Of course, the damage here isn't limited to just one speech, as the person crafting and delivering it not only carries such opinions, but also feels delightfully content to state them out loud in front of large audiences. It makes one wonder how this has affected policy, procedure and training in the NEA among millions of teachers.

President Eskelsen's words: “We diversify our curriculum instruction to meet the personal individual needs of all of our students the blind, the hearing impaired, the physically challenged, the gifted and talented, the chronically 'tarded and the medically annoying.”
(See video here: https://www.youtube.com/watch?v=2zMbspRhqJc&feature=youtu.be&t=100)

This person was given an award the same day those words were spoken.

This year marks both the 40th anniversary of the Individuals with Disabilities Education Act (IDEA) and 25th anniversary of the Americans with Disabilities Act (ADA).
At best, her words mark why both are still relevant. At worst, they symbolize why an update with more stringent regulations is needed: to combat bias surrounding those with disabilities from the top down.

#UnacceptableExample
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How to join an open source project and make your first edits on Git!
Your real-world guide to the Git commands you'll use the most.
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The request comes amid a wider debate on how the #FCC should ensure that Wi-Fi routers’ wireless signals don’t “go outside stated regulatory rules” and cause harmful interference to other devices like cordless phones, radar, and satellite dishes.

#opensource  
Experts are worried about security vulnerabilities hidden behind closed source router firmware.
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This needed to be here ten years ago, but hopefully it will arrive - and not at the figurative cost of an arm and a leg.

No idea what they'll use as their OS base though...
You wouldn't have to read one line at a time, or listen to voices.
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Even $1000 is A LOT anywhere other than US or Europe. Technical accessibility is not enough, and sadly not a lot of people are working on economic accessibility.

Also, this reminds me of a guy who basically built a braille display from a dot-matrix printer. That is something that could be actually accessible to a lot of people.
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What a blatant f**king lie. Since I can remember, Apple has been an attacker of open-source - building walled gardens in its mobile OS, locking down their desktop systems, and generally finding ways to prevent their consumer base from tinkering with the product they sold.

I've never - NEVER - seen apple's accessibility software open-sourced, nor most of its other products. Bogarting the open-source movement is really, really pathetic - and feels strongly of desperation. Desperation for what, I have no idea.
 
No, no, and, one more time with feeling, no. 
But there is something to Apple's ill-thought out claim.
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Wow. So this is what the President of the National Education Association thinks of those with disabilities.

It's not funny. It's actually pretty f***ed - in similar fashion to the students with disabilities and medical issues that will be stigmatized, scrutinized, stereotyped, marginalized and treated with an eye roll, all in the scope of this speech given by the president of the largest teacher's union in the U.S.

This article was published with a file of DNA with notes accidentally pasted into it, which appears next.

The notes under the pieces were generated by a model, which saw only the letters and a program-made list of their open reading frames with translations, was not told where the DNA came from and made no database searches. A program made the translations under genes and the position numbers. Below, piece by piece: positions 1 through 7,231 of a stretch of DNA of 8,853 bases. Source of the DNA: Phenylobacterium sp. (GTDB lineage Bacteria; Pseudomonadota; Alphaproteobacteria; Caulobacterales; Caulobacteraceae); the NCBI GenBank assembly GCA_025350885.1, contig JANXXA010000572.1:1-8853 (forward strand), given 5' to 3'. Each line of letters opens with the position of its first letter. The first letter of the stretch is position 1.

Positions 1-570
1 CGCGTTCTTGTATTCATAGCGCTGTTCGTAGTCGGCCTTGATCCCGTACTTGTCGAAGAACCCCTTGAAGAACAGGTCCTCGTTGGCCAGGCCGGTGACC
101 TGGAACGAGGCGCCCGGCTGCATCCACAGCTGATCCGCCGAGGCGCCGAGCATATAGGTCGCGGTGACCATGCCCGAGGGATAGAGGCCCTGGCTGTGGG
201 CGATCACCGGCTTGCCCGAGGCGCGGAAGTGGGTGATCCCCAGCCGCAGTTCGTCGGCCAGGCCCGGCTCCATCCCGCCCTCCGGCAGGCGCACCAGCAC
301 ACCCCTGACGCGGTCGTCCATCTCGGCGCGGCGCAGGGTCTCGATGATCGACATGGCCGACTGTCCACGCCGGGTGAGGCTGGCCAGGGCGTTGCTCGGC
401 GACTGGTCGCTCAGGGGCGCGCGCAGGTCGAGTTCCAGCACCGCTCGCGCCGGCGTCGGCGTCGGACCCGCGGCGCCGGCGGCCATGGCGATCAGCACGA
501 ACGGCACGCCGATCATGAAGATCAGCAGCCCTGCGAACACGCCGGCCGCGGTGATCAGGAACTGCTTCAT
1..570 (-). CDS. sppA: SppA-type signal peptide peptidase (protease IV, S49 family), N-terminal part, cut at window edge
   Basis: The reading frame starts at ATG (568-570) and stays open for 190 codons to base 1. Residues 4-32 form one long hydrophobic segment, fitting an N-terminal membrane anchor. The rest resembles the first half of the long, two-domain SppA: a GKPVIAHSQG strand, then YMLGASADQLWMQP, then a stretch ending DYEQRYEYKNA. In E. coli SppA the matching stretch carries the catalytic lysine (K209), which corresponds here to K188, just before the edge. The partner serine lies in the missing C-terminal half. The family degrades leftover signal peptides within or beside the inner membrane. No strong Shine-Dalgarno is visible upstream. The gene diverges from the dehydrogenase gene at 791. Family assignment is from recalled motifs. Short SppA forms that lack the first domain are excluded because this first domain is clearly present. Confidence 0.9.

Of course, the damage here isn't limited to just one speech, as the person crafting and delivering it not only carries such opinions, but also feels delightfully content to state them out loud in front of large audiences. It makes one wonder how this has affected policy, procedure and training in the NEA among millions of teachers.

President Eskelsen's words: “We diversify our curriculum instruction to meet the personal individual needs of all of our students the blind, the hearing impaired, the physically challenged, the gifted and talented, the chronically 'tarded and the medically annoying.”
(See video here: https://www.youtube.com/watch?v=2zMbspRhqJc&feature=youtu.be&t=100)

This person was given an award the same day those words were spoken.

This year marks both the 40th anniversary of the Individuals with Disabilities Education Act (IDEA) and 25th anniversary of the Americans with Disabilities Act (ADA).
At best, her words mark why both are still relevant. At worst, they symbolize why an update with more stringent regulations is needed: to combat bias surrounding those with disabilities from the top down.

#UnacceptableExample
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One of the inherent problems with Internet providers is that the largest among them also happen to be cable providers. So as consumers increasingly look to cut the cord, it’s far too easy for a company, like, oh I don’t know, say Comcast, to roll out data caps with overage fees in an effort to restore
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New study shows that contrary to common practice teaching by repetition actually makes learning harder for autistics http://ow.ly/TrJ7l
Monday, October 5, 2015. Training by Repetition Actually Prevents Learning for Those With Autism. By Shilo Rea / 412-268-6094 / shilo@cmu.edu. Repetition and Autism. Individuals with autism spectrum disorder (ASD) sometimes acquire a new behavior or skill only in a specific context, ...
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From a Model S owner in Tennessee | Blog | Tesla Motors
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I was driving home from work on the interstate in the right lane at approximately 70 miles per hour, following a truck. In the middle of the